Crew: Unk in civilian service, likely 20-25 in Naval service.
1 x 47mm 3-pounder
2 x 37mm 1-pounders
*Note, Jane‘s listed this as standard through her career
1 x 57mm 6-pounder
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To say that the U.S. entered the Great War in 1917 unprepared was an understatement. With a standing Army that was smaller than almost any European combatant with the possible exception of Portugal (who could still field 8 deployable divisions in addition to colonial troops in Africa and the Far East), the U.S. Navy was by far more ready for war than Uncle’s lean green machine. Nonetheless, with the need to add hundreds of destroyers, subchasers and other escorts to protect vital sea lanes to get the boys “Over There,” the American maritime lift was going to be a big one.
With that in mind, the most vital tools used for surface navigation in the days before surface search radar were soon in short supply– good binoculars.
To meet this pressing and urgent need, Asst. SECNAV Franklin D. Roosevelt kicked off the public appeal known as the “Eyes for the Navy” program run by the Naval Observatory.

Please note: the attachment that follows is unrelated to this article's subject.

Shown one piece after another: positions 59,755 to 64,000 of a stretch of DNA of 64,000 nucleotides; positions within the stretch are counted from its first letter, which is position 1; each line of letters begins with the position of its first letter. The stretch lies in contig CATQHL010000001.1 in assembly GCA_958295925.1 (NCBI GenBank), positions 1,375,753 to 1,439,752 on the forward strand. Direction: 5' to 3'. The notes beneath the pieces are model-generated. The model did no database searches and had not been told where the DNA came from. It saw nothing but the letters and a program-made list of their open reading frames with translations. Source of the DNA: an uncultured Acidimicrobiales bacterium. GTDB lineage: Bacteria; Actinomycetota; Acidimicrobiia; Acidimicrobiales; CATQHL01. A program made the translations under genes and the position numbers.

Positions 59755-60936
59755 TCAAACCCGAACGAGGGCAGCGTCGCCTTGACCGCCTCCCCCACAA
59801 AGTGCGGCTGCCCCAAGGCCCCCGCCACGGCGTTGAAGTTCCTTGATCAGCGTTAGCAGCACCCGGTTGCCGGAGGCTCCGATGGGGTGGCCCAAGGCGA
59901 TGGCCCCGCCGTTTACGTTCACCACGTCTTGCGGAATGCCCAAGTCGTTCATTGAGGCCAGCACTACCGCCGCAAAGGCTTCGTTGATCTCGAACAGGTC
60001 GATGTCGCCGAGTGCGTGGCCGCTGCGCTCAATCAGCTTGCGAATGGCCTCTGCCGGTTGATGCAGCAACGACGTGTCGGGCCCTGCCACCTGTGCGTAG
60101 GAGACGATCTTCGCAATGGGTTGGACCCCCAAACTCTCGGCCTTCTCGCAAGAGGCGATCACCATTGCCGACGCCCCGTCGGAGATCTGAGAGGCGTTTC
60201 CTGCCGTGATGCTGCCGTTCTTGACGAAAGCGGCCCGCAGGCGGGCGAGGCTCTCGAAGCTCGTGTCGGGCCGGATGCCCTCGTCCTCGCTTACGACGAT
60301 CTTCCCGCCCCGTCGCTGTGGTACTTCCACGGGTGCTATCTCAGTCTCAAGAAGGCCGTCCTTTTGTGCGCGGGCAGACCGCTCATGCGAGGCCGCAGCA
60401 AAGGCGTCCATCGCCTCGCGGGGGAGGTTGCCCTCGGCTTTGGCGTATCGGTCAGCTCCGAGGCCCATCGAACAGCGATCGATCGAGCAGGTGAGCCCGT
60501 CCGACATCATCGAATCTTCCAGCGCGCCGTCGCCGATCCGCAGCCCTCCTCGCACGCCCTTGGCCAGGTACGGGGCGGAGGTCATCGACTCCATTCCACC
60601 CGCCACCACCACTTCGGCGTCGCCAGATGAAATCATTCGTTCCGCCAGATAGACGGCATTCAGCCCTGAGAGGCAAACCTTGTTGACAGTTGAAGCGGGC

The concept was simple: Americans could loan Uncle the use of their privately held binoculars (Zeiss or Bausch & Lomb, preferred), spyglasses, etc. for the duration to help do their part for the push against the Kaiser.
In return, they would get a $1 rental fee, a certificate for their effort, and, if still available once the war ended, their often well-traveled glass back.
The letter reads:
U.S. Naval Observatory
Subject: return of articles, in connection with the NAVY’S call for binoculars, telescopes, spyglasses, and other navigation instruments.
1. There is being returned to you by registered mail the article received from you in response to the NAVY’S call.
2. An engraved certificate evidencing the participation of this article in the war, is now being prepared and will be forwarded to you at a subsequent date.
3. It is hoped that any evidence of wear or damage will be compensated for by the fact that a great service has been performed and that historic interest has been added to the article returned.